There was a Studebaker dealership, and a Ford dealership was on the southeast corner of Desloge Drive and Oak.

There were drug stores, doctor and dentist offices, a photography shop, restaurant, pool hall, barber shop, real estate office, justice of the peace office, furniture store, hardware store and a bakery. A blacksmith, dairy and livery stable and later a taxi all were located in the city.

A company hospital was located on Fir Street.

For entertainment you could go to the opera house and later to the movie where a kid could spend a dime and a Sunday afternoon reliving the days where heroes wore whiter hats and rode white horses.  A baseball field with a grandstand capable of seating 300 people was located where Wetterau used to be and is now used by US Tool, and a popular picnicking place was where residents now shop at Auto Zone, Dollar Tree and USA Drug.

As with all towns, the first fire department was a horse and buggy affair. The volunteer firemen in Desloge had two horse-drawn buggies. One they kept behind the blacksmith’s shop on Desloge Drive and the other on Monroe Street. The first firehouse was located behind the public library that is now a parking area.

Churches abounded in Desloge reinforcing the strong religious ties of the community. The town could boast of most of the Protestant denominations, plus a Catholic Church on the corner of Walnut and Country Lane  and a Greek Orthodox on Parkside, both destroyed in the 1958 tornado, and a Russian Orthodox, which is now the Nativity of the Virgin Mary Orthodox Church.

Things conspicuously absent from the city were saloons and taverns. Land which was owned by the mining companies had certain restrictions on them, including selling liquor, having more than a certain amount of gasoline above ground and operating a bawdy house.

The part of Desloge, which was once Highley Heights, however, was a land grant and did not restrict liquor sales, so it did permit the operation of Highly Saloon. The foundation for the saloon is behind the billboard by Hocker Oil on Desloge Drive.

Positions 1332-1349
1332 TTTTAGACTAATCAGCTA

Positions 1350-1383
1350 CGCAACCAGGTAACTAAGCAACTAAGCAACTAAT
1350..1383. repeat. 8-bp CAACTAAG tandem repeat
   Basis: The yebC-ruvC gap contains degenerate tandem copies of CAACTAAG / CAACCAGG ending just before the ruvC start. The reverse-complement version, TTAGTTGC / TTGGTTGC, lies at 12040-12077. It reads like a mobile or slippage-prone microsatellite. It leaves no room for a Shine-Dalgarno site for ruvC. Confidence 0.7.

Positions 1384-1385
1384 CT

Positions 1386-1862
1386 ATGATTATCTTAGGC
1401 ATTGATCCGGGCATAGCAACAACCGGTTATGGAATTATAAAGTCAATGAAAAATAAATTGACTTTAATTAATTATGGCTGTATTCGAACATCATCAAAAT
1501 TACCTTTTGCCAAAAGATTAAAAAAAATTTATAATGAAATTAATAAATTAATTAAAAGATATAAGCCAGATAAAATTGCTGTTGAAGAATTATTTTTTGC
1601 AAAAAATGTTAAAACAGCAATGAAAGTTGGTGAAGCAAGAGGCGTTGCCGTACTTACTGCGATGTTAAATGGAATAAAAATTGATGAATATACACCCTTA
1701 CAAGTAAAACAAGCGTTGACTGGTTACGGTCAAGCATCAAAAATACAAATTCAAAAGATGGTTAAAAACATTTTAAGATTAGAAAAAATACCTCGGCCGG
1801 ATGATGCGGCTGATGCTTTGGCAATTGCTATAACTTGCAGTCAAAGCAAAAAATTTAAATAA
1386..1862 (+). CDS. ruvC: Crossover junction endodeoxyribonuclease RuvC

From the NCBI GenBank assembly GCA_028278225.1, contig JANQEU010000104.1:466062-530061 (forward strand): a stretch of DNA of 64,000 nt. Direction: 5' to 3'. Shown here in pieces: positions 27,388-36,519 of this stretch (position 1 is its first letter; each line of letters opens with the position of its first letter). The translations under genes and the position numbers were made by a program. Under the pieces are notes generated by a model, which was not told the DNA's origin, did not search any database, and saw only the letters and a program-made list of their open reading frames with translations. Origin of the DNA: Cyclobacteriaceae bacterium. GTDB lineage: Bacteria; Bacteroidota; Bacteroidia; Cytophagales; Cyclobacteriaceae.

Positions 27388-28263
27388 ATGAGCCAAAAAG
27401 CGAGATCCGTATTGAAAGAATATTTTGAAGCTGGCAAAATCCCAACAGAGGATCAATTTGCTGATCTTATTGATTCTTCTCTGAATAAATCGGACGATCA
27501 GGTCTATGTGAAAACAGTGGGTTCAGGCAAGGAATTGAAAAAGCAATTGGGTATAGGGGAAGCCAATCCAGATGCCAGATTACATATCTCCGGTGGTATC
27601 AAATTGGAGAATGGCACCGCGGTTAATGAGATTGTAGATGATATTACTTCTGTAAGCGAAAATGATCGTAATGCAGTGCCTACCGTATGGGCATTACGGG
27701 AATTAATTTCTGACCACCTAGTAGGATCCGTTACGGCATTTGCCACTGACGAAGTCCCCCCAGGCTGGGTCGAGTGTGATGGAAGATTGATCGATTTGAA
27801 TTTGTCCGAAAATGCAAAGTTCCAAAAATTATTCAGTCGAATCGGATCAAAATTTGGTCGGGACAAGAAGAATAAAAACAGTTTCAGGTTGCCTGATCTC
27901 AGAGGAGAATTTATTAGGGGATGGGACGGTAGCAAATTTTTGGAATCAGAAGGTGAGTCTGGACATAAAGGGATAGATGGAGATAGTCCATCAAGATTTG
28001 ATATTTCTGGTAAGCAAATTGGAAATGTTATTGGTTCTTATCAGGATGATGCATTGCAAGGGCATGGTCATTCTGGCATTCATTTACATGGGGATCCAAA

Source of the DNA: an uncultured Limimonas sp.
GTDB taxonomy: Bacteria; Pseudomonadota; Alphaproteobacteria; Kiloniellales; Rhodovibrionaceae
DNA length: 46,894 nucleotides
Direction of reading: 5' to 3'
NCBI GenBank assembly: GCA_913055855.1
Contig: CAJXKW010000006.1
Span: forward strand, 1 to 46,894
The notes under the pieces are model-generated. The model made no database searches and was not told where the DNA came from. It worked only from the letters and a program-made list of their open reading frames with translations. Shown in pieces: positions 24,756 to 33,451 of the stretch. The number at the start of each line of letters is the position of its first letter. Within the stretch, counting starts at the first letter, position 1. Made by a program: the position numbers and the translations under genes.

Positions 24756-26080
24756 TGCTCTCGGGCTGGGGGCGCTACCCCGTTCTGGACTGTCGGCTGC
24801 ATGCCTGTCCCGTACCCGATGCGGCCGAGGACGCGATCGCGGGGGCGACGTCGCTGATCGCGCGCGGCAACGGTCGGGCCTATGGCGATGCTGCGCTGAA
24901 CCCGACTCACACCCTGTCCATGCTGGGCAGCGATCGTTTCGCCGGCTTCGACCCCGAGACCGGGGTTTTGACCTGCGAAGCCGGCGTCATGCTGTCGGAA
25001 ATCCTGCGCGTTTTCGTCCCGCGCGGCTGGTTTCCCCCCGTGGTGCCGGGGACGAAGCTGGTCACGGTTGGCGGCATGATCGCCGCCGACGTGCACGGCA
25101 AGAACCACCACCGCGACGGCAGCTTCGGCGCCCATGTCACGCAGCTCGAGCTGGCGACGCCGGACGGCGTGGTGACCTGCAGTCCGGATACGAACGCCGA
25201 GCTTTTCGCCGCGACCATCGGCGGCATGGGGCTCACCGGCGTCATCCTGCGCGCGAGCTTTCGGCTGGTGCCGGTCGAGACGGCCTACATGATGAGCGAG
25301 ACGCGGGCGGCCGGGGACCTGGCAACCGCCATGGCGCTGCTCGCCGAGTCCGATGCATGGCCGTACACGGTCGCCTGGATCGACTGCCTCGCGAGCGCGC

The city was incorporated in 1941 and the first meeting of the board of alderman was held on March 7.

The Depression years hit the mining area of Desloge just as every other part of the country. History always revels good from the bad, however, and despite the hardships on numerous families, the town benefited from the WPA Works Project administration program initiated by President Franklin D. Roosevelt.

Active participation in the program resulted in most of the sidewalks on Parkside, Waller, Country Lane, Ravencrest, White Oak and Trailwood . The project was also responsible for building the rock walls surrounding the high school on Chestnut Street, Central elementary and what was once Cantwell school. These rock walls are now gone. The WPA built the swimming pool and two bandstands, one in the city park and the other near the railroad tracks on Lincoln Street.

If the depression can be blamed for a slumping economy, the most serious decline of the business section began when St. Joe moved out in 1968 and shut down in the Desloge area

Quick to turn a serious problem into a positive solution, the city found itself in the unique position of being one of the few cities in the area with unincorporated land surrounding it.

The city incorporated with Cantwell in March of 1966 and the in June of 1980 Highley Heights was incorporated.

The agricultural land surrounding Desloge and the area incorporated were quickly put to use

Unprecedented gains in home construction during the 1970s enabled Desloge to solidity its reputation as one of the prime residential areas in St. Francois County.

Subdivisions with names like Country Lane Estates, Westgate, Ravencrest and Town and Country Acres began in the 70s and are expanding at a rapid rate today.

During the 1990s Desloge began collecting a sales tax and since has been putting it to good use on city streets and trash pickup. Other services available include library, parks and fire and police protection.


desloge.jpg (20986 bytes)
Birds-Eye View of Desloge, Missouri